This week the UK Supreme Court is hearing an appeal by HM Government against the judgment recently delivered by the High Court which was that the UK Government must seek the approval of Parliament before it can invoke Article 50 of the Lisbon Treaty and thus begin the process of leaving the European Union. You can watch the proceedings live here. I had a brief look myself this morning but as I’m not a legal expert I found it rather hard to follow as it’s rather technical stuff. That wasn’t helped by the rather dull delivery of James Eade QC who was presenting the government’s case. Nevertheless, it is a very good thing that we can see how the law work in practice. I was surprised at the lack of gowns and wigs!
Although Eade seemed (to me) be on a very sticky wicket for some of the time, it’s impossible for me to come to any informed inference about who’s likely to win. Out of interest, to see what other people think, I therefore had a quick look at the betting markets. Traditional bookmakers (such as William Hill) are offering 1-3 (i.e. 3-1 ON) for the original decision being upheld so they’re clearly expecting the appeal to fail.
These days, however, I’ve started to get interested in other kinds of betting markets, especially the BetFair Exchange. This allows customers to act as bookmakers as well as punters by offering the option to “lay” and/or “back” various possible bets. “Laying” betting means effectively acting as a bookie, proposing odds on a particular outcome. i.e. selling a bet. “Backing” a bet means buying a bet. The exchange then advertises this to prospective bettors who sign up of they are prepared to stake money on that particular outcome at those particular odds. It’s very similar in concept to other trading services, e.g. share dealing. Matches aren’t always made of course, so not every bet that’s offered gets accepted. If that happens you can try again with more generous odds.
The advantage of this type of betting is that it represents an “efficient market”. Such a market occurs when all the money going into the market equals all the money being paid out in the market – there is no leakage or profits being taken. Efficient betting markets rarely exist outside of betting exchanges – bookmakers need to reap a profit in order to run a business. For example, though William Hill is offering 1-3 on the Supreme Court ruling being upheld, the odds they offer against this outcome are 12-5. These are not “true odds” in the sense that they can’t represent a consistent pair of probabilities of the two outcomes (as they don’t add up to one). In the case of an exchange market a bet laid at 1-3 is automatically backed at 3-1. These can then be regarded as “true odds”.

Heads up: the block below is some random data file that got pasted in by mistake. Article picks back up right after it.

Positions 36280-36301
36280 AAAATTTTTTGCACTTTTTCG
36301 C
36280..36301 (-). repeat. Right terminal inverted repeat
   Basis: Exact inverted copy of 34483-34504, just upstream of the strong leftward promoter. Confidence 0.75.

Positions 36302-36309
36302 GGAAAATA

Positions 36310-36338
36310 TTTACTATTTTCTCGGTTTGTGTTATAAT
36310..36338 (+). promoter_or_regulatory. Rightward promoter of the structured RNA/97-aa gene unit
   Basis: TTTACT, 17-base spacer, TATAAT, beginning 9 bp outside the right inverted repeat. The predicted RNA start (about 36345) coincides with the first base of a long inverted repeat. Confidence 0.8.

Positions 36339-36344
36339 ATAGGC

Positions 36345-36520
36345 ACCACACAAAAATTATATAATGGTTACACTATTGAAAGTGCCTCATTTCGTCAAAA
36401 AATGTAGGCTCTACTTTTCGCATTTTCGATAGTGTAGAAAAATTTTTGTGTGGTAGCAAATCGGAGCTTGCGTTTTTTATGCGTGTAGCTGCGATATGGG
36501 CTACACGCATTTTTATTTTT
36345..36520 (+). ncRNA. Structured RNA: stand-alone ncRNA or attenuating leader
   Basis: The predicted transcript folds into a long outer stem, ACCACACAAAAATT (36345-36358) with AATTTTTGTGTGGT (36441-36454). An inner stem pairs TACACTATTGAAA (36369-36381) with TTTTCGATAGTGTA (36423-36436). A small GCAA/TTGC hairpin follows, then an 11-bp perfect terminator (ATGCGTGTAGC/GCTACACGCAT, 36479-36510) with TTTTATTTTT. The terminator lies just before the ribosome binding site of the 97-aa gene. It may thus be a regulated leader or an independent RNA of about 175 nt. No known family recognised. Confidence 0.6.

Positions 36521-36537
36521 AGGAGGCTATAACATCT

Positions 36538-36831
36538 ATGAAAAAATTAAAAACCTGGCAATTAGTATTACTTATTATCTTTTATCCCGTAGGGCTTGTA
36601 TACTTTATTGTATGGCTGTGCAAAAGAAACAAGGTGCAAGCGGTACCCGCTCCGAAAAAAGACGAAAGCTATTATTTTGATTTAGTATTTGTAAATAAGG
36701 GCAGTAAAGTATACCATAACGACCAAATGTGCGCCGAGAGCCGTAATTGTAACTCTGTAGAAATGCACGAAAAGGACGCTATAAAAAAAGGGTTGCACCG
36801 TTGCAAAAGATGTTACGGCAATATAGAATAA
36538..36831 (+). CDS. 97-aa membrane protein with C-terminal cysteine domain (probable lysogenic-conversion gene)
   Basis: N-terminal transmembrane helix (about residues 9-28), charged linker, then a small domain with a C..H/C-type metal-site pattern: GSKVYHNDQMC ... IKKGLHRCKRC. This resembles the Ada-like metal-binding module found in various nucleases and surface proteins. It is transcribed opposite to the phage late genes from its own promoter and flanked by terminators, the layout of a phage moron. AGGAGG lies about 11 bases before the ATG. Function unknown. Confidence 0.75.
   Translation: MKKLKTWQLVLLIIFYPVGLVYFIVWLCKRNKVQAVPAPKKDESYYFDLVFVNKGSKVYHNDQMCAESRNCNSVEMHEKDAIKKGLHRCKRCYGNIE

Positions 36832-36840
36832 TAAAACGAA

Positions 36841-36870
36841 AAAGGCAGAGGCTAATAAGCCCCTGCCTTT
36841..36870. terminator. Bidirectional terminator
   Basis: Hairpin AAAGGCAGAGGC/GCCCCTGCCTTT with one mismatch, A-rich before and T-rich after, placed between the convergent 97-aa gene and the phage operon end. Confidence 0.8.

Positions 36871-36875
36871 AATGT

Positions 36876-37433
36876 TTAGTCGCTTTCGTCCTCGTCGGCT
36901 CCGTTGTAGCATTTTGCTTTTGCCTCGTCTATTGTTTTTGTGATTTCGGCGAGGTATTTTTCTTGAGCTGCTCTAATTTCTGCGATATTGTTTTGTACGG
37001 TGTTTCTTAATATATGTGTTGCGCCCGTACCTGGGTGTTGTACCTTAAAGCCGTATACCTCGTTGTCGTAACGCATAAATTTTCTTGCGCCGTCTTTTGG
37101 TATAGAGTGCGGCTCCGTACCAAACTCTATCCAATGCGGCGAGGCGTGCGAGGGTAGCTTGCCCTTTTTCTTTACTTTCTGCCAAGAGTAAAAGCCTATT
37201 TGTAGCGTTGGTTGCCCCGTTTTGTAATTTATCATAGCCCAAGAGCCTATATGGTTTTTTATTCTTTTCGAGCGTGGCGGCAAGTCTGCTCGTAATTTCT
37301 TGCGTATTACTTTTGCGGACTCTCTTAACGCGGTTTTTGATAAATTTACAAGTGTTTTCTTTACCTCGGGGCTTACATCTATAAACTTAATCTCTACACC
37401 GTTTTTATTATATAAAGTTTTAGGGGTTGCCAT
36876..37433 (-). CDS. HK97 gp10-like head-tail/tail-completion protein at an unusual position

This is what the BetFair Exchange on the Supreme Court hearing looks like at the moment (you might want to click on the image to make it clearer):
The odds are given in a slightly funny way, giving the gross return for a unit stake (including the stake). In more normal language “4.3” would be 100-30, i.e. a £1 bet gets you £3.33 plus your £1 back. A bet on “overrule” at “4” (3-1) corresponds to a bet against “uphold” at 1.33 (1-3), reflecting what I was saying about “true odds”.
The first thing that struck me is the figure at the top right: £38,427. This is the value of all bets matched in this market. By BetFair standards this is very low. A typical Premiership football match will involve bets at least ten times as big as this. As in the court case itself there just isn’t very much action!
Apart from that you can see that the odds here are broadly similar with William Hill etc with implied odds around 3-1 to 4-1 against overruling.
Before you ask, I’m not going to bet on this myself. My betting strategy usually involves betting on the outcome I don’t want to happen. Although I think Parliament should be involved in Article 50 I am just happy that this matter should be left to our independent judiciary to decide.Follow @telescoper